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Category:    Home > Reviews > Drama > Comedy > Urban > ATL (HD-DVD/DVD Combo Format)

ATL (HD-DVD/DVD Combo Format)

 

Picture: B/B-†††† Sound: B/B-†††† Extras: C†††† Film: C+

 

 

Chris Robinson has been making notable Music Videos in the Hip Hop genre for years, but with a script in hand by Frontline writer Tina Gordon Chism based on a story by Antwone Fisher, he rightly made his feature film debut with ATL.Set in the year of the filmís release (2006), the story tells of a group of friends in the title location who are dealing with life, some trouble, girls and their love of skating.Immediately, it sounds like Malcolm Leeís underappreciated Roll Bounce, but that was set in the later 1970s.How do the two compare.

 

Well, this is a competently acted, nicely cast film that feels like today for the most part, but Robinsonís directing sadly flattens out the cinematic canvas.There is no major difference to the look and feel of the homes, public places and skating areas, or other commercial areas.This works visually against the narrative and the Music Video past of himself and his Director Of Photography catches up with them and limits the possibilities of the script.Dialogue is good and has believability.As compared to Leeís film, which is a bit safer, more family friendly and formulaic, this film has some surprises outside of the skating ring.Then there is the skating moments.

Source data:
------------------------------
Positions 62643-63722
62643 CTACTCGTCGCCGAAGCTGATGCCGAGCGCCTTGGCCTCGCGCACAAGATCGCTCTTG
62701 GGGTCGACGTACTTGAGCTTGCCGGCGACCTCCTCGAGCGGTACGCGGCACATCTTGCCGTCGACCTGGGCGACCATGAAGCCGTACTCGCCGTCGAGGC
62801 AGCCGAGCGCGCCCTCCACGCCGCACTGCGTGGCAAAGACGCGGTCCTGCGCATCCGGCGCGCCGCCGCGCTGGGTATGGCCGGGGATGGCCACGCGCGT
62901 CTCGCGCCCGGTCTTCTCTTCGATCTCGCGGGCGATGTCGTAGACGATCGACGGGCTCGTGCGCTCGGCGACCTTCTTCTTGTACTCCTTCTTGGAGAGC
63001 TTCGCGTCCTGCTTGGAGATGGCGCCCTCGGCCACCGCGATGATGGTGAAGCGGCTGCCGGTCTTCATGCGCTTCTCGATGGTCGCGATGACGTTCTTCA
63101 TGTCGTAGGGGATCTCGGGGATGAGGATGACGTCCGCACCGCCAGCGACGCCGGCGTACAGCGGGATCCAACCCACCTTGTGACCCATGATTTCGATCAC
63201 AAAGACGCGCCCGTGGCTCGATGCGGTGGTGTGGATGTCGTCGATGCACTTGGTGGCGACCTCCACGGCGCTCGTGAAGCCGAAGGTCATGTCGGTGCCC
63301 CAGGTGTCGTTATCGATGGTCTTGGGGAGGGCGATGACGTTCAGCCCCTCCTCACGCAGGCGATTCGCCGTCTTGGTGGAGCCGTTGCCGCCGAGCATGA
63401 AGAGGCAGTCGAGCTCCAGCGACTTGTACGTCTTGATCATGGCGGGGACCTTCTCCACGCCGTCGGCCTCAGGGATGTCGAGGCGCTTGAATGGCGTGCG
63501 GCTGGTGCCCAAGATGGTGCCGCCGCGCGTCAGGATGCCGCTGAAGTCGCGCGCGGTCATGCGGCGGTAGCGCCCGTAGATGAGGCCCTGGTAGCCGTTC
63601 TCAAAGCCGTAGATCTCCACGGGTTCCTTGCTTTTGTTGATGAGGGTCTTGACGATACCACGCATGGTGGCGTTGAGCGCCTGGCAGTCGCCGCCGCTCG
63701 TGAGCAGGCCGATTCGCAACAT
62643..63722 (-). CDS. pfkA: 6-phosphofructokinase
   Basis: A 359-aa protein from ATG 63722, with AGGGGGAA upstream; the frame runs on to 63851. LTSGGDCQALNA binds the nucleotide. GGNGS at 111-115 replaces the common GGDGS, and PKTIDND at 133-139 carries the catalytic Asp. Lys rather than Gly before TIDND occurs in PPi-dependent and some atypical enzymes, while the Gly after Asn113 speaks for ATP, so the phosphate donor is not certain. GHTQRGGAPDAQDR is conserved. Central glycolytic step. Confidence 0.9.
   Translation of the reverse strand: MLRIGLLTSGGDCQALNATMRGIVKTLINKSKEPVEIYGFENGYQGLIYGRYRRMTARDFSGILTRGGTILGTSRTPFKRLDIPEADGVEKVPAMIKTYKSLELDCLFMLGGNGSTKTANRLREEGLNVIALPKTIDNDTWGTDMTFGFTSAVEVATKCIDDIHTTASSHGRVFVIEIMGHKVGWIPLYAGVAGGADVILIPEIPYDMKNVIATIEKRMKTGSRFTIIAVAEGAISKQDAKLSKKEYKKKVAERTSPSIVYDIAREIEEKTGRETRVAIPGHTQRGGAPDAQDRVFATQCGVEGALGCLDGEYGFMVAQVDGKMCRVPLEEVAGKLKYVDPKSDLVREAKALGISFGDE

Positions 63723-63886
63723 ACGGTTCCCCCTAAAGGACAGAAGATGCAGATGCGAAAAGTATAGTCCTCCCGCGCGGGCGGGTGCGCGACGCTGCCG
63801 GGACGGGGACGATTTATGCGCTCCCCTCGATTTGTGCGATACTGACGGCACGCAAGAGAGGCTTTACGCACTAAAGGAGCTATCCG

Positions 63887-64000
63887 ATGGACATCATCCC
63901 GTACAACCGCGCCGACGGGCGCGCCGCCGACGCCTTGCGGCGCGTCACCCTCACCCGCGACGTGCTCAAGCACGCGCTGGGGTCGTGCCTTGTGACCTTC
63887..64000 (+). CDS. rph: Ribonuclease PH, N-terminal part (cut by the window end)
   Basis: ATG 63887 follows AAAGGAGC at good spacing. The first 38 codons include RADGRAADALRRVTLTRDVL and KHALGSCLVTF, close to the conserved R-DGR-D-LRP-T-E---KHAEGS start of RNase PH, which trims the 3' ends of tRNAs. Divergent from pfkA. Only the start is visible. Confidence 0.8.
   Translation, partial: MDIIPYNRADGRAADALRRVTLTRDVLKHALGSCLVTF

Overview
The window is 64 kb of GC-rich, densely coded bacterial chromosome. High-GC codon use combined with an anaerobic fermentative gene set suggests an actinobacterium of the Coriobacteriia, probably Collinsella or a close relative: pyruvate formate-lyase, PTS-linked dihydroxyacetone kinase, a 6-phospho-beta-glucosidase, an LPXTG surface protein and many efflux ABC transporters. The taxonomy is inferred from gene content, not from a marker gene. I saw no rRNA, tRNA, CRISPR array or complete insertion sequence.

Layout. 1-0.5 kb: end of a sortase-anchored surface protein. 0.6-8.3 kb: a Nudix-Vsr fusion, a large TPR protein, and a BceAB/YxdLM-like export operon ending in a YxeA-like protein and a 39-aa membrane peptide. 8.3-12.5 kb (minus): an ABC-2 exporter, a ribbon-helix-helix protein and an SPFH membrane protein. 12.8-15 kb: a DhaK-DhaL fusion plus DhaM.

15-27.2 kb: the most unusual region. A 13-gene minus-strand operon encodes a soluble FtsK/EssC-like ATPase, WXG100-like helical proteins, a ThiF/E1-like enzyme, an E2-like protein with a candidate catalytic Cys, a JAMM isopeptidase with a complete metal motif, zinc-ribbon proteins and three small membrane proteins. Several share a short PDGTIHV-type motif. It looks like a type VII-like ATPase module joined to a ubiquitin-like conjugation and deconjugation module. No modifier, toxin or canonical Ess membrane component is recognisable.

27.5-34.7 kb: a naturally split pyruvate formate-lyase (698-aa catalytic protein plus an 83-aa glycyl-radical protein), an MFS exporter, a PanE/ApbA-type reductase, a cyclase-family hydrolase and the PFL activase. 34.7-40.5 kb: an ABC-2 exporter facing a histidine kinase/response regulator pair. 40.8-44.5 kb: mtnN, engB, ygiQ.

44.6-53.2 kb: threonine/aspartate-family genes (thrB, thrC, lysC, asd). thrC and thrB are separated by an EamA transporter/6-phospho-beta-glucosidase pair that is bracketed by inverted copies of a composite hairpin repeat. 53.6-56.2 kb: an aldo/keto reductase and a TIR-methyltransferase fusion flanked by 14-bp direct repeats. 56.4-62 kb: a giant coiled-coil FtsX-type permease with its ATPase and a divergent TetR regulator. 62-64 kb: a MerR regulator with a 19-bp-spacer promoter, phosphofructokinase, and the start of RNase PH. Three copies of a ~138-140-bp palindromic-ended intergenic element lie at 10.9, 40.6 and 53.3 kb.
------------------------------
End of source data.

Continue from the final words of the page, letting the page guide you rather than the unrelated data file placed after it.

This film does not have enough of them, and what is here is badly edited and never has a sense of place or feel.Leeís film is more cinematic in that the skating ring is treated like another world, place, area, escape and place of empowerment.Both films have good skating, but it is limited in ATL by its limited screen time and never being fully explored.There is also a sense of energy and joy in Leeís film ATL could have used to bring it to the next level.

 

The casting of solid actors like Keith David, Mykelti Williamson and Lonette McKee add to the character of the film, but as I watched, there were just too many opportunities missed throughout.I can say the same at times about Roll Bounce, but it has a larger feel to it and is ultimately the more successful film.However, ATL still makes for very interesting viewing as it stands on its own and Robinson should definitely try again, because his debut is better than the majority of disasters fellow Music Video directors going into feature films have tortured us with, because at least Robinson knows what a narrative is!

 

The 1080p 2.35 X 1 digital High Definition image is pretty good, as shot in Super 35mm film by Karsten Gopinath (aka Crash), and is just that much better than the standard DVDís anamorphically enhanced image with detail limits and a few flaws that simply seem to come from being on the flipside of this format.Color is not bad, from both Kodak and Fuji stocks, but Roll Bounce being form the 1970s is going to have the more lively color palette.The Dolby Digital Plus 5.1 is also better on the HD-DVD side than the standard DVDís Dolby Digital 5.1, especially in handling the deep bass of all the Hip Hop music.Extras include a Music Video, original theatrical trailer, making of featurette and additional scenes that are not bad.This is interesting all around and when Roll Bounce comes to Blu-ray, more than a few people will be making comparisons.

 

 

-†† Nicholas Sheffo


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